Date: January 13, 2010
Contact: Rocio Johnson
As freezing winter temperatures put Florida's sea turtles at risk, CCC is stepping in to help conservation groups across the state deal with this crisis.
Sea turtles are generally attracted to Florida's warm waters and rich food sources, but this winter Florida is experiencing some of the lowest temperatures in 20 years. As temperatures drop, cold-blooded sea turtles become almost catatonic, which makes it difficult for them to swim and surface for air. In this cold-stunned state, turtles can catch pneumonia or even drown if they are not rescued in time.
CCC's work in Florida normally focuses on research, education and advocacy, but many small organizations and aquariums around Florida that are specifically set up and permitted to respond to stranded or injured sea turtles are struggling to cope with the large influx of cold-stunned turtles. These facilities are now beyond their capacity to care for turtles, and CCC is taking action to help respond to this crisis affecting sea turtles.
To help care for cold stunned turtles from the Archie Carr National Wildlife Refuge, CCC is working with our Brevard County partners to house and care for nearly 100 affected turtles at the Barrier Island Center. Staff members from CCC's Gainesville headquarters are assisting state and federal wildlife officials to care for over 1,000 stunned turtles being housed at the Merritt Island National Wildlife Refuge in Titusville, Florida.
CCC also is preparing to distribute at least $20,000 in emergency funding, available through the Sea Turtle Grants Program, to local groups and rehabilitation centers in order to help cover unexpected financial needs associated with this crisis. These much needed funds will be used for shelter, supplies and medicine to care for the turtles.
How can you help?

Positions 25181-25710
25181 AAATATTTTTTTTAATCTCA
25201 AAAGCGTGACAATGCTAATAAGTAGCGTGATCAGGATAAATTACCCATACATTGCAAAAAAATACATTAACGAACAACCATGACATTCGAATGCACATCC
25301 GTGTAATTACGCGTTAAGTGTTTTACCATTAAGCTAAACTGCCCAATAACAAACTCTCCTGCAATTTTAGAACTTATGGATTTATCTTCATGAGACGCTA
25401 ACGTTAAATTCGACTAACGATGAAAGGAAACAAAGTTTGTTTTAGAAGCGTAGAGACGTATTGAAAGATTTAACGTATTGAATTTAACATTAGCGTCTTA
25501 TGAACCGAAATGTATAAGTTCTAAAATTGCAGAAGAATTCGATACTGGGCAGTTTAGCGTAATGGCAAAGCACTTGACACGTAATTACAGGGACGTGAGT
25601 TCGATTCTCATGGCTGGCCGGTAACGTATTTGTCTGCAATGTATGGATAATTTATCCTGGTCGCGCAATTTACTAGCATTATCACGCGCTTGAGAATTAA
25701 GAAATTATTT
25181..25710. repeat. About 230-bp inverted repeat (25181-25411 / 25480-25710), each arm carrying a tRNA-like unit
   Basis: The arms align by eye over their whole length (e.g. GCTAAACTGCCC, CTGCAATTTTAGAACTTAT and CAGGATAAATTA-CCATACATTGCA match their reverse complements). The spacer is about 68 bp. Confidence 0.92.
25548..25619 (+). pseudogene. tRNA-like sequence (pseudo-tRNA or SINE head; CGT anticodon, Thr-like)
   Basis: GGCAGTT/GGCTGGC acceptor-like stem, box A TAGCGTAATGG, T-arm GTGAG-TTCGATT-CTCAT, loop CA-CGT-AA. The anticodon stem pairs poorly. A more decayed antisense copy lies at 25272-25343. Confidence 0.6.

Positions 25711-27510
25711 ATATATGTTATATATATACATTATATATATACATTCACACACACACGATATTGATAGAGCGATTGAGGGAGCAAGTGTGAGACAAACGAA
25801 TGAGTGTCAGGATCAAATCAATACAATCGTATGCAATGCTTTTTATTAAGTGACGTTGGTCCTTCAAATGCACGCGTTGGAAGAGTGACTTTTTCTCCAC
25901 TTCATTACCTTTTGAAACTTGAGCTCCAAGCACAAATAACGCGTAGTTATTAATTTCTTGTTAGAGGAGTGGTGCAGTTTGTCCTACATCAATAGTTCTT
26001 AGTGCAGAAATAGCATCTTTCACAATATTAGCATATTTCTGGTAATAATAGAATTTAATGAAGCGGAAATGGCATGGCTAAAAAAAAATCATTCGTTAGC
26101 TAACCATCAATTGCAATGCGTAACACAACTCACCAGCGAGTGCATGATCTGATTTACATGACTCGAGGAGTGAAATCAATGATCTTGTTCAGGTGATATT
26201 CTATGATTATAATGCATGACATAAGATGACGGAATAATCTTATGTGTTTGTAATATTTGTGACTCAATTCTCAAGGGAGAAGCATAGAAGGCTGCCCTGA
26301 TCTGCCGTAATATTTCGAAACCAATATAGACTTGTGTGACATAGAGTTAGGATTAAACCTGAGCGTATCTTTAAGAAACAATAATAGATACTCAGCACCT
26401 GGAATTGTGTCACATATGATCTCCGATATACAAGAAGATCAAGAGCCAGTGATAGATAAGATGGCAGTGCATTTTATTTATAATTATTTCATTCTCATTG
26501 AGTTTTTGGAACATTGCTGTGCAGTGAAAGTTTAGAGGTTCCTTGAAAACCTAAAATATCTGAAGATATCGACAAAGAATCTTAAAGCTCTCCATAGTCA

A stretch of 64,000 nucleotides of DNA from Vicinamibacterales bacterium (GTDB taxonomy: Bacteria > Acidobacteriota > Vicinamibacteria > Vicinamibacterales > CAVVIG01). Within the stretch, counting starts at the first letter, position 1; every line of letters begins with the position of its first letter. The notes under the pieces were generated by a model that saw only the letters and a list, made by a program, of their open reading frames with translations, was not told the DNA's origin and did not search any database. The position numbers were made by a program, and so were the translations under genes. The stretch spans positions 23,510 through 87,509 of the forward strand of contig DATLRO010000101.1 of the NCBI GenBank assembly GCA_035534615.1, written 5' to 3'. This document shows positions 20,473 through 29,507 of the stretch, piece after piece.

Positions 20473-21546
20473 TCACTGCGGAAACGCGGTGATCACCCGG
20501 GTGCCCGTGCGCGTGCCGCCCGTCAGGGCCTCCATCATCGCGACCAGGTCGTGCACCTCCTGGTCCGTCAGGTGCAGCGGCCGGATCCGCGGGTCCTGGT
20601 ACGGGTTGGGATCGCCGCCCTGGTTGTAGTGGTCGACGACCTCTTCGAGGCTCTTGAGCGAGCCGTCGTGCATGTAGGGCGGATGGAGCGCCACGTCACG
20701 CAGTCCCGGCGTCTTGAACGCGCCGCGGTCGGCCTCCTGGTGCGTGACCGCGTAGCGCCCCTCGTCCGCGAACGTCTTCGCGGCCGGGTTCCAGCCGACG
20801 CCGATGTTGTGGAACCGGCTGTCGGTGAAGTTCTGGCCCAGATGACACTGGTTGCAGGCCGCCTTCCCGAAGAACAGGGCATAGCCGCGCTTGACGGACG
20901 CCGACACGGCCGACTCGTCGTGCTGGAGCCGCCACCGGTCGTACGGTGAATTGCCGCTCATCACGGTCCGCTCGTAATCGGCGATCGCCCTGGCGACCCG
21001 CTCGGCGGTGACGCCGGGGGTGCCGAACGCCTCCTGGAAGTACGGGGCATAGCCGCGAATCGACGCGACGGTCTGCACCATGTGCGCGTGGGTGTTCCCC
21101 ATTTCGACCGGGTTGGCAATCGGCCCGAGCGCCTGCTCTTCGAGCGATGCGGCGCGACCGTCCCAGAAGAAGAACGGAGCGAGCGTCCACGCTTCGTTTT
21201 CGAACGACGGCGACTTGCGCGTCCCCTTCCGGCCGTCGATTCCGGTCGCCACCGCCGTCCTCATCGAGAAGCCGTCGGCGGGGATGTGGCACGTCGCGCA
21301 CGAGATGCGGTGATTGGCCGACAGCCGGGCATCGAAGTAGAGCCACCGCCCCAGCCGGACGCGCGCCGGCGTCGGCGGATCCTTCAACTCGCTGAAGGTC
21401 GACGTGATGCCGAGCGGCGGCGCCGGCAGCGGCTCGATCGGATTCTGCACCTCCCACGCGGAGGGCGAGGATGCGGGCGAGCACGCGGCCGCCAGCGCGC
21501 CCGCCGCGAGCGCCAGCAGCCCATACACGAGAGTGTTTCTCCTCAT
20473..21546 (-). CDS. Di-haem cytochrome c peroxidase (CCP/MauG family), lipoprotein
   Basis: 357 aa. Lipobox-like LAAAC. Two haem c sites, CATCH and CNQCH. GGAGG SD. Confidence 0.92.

While the emergency funds awarded by the Sea Turtle Grants Program are essential to helping Florida's conservation groups during this emergency, you are encouraged to take action by volunteering at a local facility if you live in Florida or by making a donation to the emergency fund online at www.conserveturtles.org.
You can also play an important role in protecting Florida's sea turtles throughout the year by purchasing a “Helping Sea Turtles Survive” specialty license plate for your vehicle. The funds generated from the sale of the specialty license plate provide funding to organizations in Florida working directly with sea turtles. Over the last 10 years, almost half a million dollars have been awarded to help rehabilitation facilities and other institutions set up turtle tanks, hire veterinarians, purchase medical supplies and train volunteers to deal with sick and injured turtles. To learn more about the “Helping Sea Turtles Survive” specialty license, visit www.helpingseaturtles.org.
The Sea Turtle Conservancy, formerly known as the Caribbean Conservation Corporation, is a not-for-profit, 501(c)3 organization based in Florida with offices and projects in several other locations. The Sea Turtle Conservancy is the oldest and most accomplished sea turtle organization in the world. Since its founding in 1959, the Sea Turtle Conservancy's work has greatly improved the survival outlook for several species of sea turtles. The Sea Turtle Conservancy has as its mission the protection of sea turtles and the habitats upon which they depend. To achieve its mission, the Sea Turtle Conservancy uses research, habitat protection, public education, community outreach, networking and advocacy as its basic tools. These tools are applied in both international and domestic programs focusing on geographic areas that are globally important to sea turtle survival. For more information, visit the STC website at www.conserveturtles.org or call (800) 678-7853.